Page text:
Teen Appeals to Father, “Stop Smoking For Me”
This story was a collaboration between WLRN’s youth project and Urgent INC, and Youth Radio.
By: Shenika Morrison/ WLRN
Recently, my mom Sherolyn Harmon and I were going through childhood pictures of me. There’s one photo from when I was like eight, with these ugly pink hair bows my mom forced me to wear. I looked like a Pepto-Bismol bottle. There’s another picture of my mom kissing my cheek on my sixth birthday. Through these old family albums, you can basically watch me grow up. In the more recent pictures, some people go missing. There are fewer photos of my mom, because she got cancer. And there are hardly any pictures of my dad.
I was thinking aloud as I went through the albums, “When I was a baby I had all these pictures of my dad and then like when I grew up I don’t see them anymore. Because maybe he wasn’t there…”
“Sometimes,” my mom said.
My dad, Ronald Morrison has always lived in Homestead, Florida. And we’ve always lived forty miles away in Liberty City. When I was younger he’d come around, but eventually that stopped.
I really don’t remember ever seeing him without a beer bottle in his hands, or a pack of cigarettes in his back pocket. He smoked a pack and a half a day of his favorite cigarettes, Craven A, which he used to get back in Jamaica. And he drank Heineken.
“I mean a lot. If it’s beer I would drink like, like a dozen beer you know a day, and the liquor I would drink like a bottle, one bottle a day,” he said. I talked with my dad on the phone because he kept cancelling my interviews and giving me lame excuses for it. But he remembers I always hated that he smoked.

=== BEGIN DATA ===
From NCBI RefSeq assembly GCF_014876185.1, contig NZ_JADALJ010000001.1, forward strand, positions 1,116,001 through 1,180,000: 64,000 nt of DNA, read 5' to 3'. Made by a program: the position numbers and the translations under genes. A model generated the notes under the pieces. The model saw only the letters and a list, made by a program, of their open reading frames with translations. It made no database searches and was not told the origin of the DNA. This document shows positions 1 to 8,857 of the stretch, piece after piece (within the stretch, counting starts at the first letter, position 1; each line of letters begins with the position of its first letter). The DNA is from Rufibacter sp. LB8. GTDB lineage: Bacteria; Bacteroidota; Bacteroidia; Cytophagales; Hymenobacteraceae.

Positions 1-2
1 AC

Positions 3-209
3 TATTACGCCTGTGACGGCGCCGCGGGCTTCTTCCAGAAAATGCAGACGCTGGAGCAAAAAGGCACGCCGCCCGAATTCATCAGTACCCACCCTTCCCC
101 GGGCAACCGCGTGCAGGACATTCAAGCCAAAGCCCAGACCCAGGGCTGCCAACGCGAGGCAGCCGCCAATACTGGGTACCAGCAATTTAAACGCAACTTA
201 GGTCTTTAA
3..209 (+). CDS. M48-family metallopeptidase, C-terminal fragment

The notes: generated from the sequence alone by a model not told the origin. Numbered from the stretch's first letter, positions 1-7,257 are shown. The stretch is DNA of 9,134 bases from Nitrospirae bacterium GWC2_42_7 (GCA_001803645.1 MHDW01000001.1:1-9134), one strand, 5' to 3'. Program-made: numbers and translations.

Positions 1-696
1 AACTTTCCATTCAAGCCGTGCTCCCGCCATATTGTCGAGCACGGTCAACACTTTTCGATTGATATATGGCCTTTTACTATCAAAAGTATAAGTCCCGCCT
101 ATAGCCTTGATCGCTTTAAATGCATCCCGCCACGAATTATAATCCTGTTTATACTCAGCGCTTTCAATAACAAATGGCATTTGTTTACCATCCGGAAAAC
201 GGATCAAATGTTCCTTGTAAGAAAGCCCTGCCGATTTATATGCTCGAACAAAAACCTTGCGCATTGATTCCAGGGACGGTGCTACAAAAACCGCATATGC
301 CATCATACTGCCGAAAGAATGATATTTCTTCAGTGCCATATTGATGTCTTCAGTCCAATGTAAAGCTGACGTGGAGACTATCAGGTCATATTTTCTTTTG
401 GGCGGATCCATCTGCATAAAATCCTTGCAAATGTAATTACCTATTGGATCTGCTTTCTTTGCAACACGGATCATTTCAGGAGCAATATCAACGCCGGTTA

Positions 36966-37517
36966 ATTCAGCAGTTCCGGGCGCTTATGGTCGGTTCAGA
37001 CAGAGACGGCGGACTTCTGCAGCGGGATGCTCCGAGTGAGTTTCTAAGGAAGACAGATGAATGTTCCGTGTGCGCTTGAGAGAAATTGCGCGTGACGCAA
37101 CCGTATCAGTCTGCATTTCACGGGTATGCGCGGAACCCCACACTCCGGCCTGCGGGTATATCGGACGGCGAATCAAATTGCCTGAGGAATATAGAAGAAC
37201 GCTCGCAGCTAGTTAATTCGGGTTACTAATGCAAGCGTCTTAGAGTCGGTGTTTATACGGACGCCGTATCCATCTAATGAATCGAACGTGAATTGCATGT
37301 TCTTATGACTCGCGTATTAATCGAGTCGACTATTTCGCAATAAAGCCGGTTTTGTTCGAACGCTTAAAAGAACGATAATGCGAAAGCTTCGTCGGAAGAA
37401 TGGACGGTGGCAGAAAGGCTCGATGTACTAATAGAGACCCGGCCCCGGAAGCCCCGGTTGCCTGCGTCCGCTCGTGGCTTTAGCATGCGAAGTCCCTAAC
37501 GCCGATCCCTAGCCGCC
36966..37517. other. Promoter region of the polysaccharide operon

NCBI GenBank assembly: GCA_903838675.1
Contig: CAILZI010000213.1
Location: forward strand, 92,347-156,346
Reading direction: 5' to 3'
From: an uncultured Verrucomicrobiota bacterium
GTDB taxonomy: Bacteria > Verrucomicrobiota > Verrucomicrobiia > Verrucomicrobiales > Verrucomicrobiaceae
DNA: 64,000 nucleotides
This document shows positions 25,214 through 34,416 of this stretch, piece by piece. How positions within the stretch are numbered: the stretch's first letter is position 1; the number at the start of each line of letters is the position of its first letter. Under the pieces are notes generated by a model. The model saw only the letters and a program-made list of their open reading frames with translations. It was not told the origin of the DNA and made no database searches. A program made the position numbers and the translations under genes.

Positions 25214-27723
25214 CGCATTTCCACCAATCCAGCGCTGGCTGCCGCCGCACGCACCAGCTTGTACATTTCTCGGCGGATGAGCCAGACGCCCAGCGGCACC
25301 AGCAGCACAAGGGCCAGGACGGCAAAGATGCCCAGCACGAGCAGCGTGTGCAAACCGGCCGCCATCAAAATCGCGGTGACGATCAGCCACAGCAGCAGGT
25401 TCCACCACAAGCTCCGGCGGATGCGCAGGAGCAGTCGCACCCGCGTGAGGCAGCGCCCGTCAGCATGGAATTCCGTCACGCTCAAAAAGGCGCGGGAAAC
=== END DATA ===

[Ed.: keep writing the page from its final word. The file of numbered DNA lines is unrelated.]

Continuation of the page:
He said, “When you were small, you said to me, ‘You smoking, you’re gonna die.’”
He hated that I kept telling him he was going to die. The last time my dad was around regularly was when my mom had cancer. I was nine. My mom says she got sick because for 20 years she was addicted to drugs, starting when she was a teenager. She smoked crack cocaine and cigarettes. I can’t imagine her touching that stuff now. She’s been sober all my life.
But it’s a time that still haunts her. She told me, “Emotionally I went through a lot because it affected my family as well as my kids. Physically I had developed lung cancer at the age of 49.”
Here I was facing the possibility of losing my mom to cancer. And there’s my dad, at the same time, smoking and drinking. I was scared of losing them both.
I always wondered if I wasn’t good enough for him to stop. Why he couldn’t he give it up for me? Finally, three years ago, my dad’s doctor told him he needed to quit or else. So he did.
There was a part of me that was like, “Why couldn’t he quit when I was little, all those years when I was asking him to stop?” But my mom understood, because she had beaten addiction.
“You’ve got to want to stop, and you’ve got to want to stop for yourself,” she said. And I’ll just have to live with that.
I always thought him giving up the alcohol and smoking meant he would be around more, but I still don’t see him much. But one thing I do think about is that now he’ll probably live a longer life. I don’t worry as much about him getting cancer or anything. So seeing him more is something we have time to work on.
He said to me on the phone, “I love you and I will always do, and I will never ignore. I never leave you yet. I always check upon you, I always do. You don’t know, girl.”
Maybe I don’t know the struggle of addiction, and I never plan to. But now being able to work on my relationship with my dad is one thing I will keep in my prayers.